The Baltic Sea can still become the next positive example. That, however, will require that we follow the scientific advice. 

Yours sincerely,

Tina Elfwing

Director, Stockholm University Baltic Sea Centre

Christoph Humborg

Scientific Director, Stockholm University Baltic Sea Centre

For further information about Baltic cod, please contact:

Henrik Svedäng, researcher at Baltic Eye, Stockholm University Baltic Sea Centre,

Gustaf Almqvist, marine ecologist and researcher at Baltic Eye, Stockholm University Baltic Sea Centre,

Maciej T. Tomczak, marine ecologist and researcher at Baltic Eye, Stockholm University Baltic Sea Centre,

For further information about European eel, please contact:

Henrik Svedäng, researcher at Baltic Eye, Baltic Sea Centre,

Gustaf Almqvist, marine ecologist and researcher at Baltic Eye, Baltic Sea Centre,


[1] ICES Advice on fishing opportunities, catch, and effort (Published 31 May, 2017) cod.27.24-32.

[2] Svedäng, H. & Hornborg, S. 2017. Historic changes in length distributions of three Baltic cod (Gadus morhua) stocks: Evidence of growth retardation. Ecology & Evolution 7:6089–6102.

[3] European Commission-Press release - Commission proposes Baltic Sea.!tx93pC

[4] ICES Special Request Advice Northeast Atlantic Ecoregion sr.2017.07. EU request to provide guidance on operational methods for the evaluation of the MSFD criterion D3C3 (second stage 2017).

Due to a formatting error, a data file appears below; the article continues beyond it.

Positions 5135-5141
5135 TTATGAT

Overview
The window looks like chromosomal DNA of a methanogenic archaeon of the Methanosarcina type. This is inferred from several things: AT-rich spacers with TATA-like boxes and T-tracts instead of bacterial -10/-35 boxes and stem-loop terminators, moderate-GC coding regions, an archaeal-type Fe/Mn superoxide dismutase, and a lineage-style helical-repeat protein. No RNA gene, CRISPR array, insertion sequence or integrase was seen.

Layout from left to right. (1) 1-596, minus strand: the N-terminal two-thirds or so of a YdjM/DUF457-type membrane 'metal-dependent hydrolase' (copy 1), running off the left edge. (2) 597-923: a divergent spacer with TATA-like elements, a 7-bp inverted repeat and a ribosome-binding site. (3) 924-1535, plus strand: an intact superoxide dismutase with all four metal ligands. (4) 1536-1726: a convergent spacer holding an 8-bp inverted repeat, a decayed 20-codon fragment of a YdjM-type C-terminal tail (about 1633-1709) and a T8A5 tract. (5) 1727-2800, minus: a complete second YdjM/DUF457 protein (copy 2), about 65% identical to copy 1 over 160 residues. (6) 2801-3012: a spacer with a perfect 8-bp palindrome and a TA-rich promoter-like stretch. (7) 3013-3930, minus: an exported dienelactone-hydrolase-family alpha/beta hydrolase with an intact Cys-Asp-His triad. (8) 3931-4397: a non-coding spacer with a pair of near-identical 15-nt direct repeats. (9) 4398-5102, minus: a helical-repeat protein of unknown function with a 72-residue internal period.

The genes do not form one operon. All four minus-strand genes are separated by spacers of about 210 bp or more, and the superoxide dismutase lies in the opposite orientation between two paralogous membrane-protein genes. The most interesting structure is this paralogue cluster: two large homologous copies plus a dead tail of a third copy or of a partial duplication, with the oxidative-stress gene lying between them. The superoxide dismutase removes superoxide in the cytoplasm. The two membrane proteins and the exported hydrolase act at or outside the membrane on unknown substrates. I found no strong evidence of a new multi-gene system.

[5] Friedrich W. Köster, Bastian Huwer, Hans-Harald Hinrichsen, Viola Neumann, Andrei Makarchouk, Margit Eero, Burkhard V. Dewitz, Karin Hüssy, Jonna Tomkiewicz, Piotr Margonski, Axel Temming, Jens-Peter Hermann, Daniel Oesterwind, Jan Dierking, Paul Kotterba, Maris Plikshs, Handling editor: Howard Browman; Eastern Baltic cod recruitment revisited—dynamics and impacting factors, ICES Journal of Marine Science, Volume 74, Issue 1, 1 January 2017, Pages 3–19, 

[6] Voss R, Quaas MF, Stoeven MT, Schmidt JO, Tomczak MT and Möllmann C (2017) Ecological-Economic Fisheries Management Advice—Quantification of Potential Benefits for the Case of the Eastern Baltic COD Fishery. Front. Mar. Sci. 4:209. doi: 10.3389/fmars.2017.00209

[7] ICES Advice on fishing opportunities, catch, and effort (Published 31 May, 2017) cod.27.22-24.

[8] U. 2016. Regulation (EU) 2016/1139 of the European Parliament and of the Council of 6 July 2016 establishing a multiannual plan for the stocks of cod, herring and sprat in the Baltic Sea and the fisheries exploiting those stocks, amending Council Regulation (EC) No 2187/2005 and repealing Council Regulation (EC) No 1098/2007. Official Journal of the European Union, L 191/1.

[9] ICES Advice on fishing opportunities, catch, and effort Baltic Sea Ecoregion (Published 31 May 2017) spr.27.22-3.

[10] ICES Special Request Advice. EU request to provide advice on fisheries-related anthropogenic impacts on eels in EU marine waters (Published 8 May, 2017).


[12] Westerberg and Wickström (2015. Stock assessment of eels in the Baltic: reconciling survey estimates to achieve quantitative analysis. ICES Journal of Marine Science, doi: 10.1093/icesjms/fsv049).

[13] Svedäng, H., and Cardinale, M. Comment on stock assessment of eels in the Baltic by Westerberg and Wickström (2015): do we need more unknowns? – ICES Journal of Marine Science, doi: 10.1093/icesjms/fsv246.

[14] ICES (2016) Advice on fishing opportunities, catch, and effort Greater North Sea and Celtic Seas ecoregions; Cod (Gadus morhua) in Subarea 4, Division 7.d, and Subdivision 3.a.20 (North Sea, eastern English Channel, Skagerrak) update Nov 2016; Book 6 Section 3.3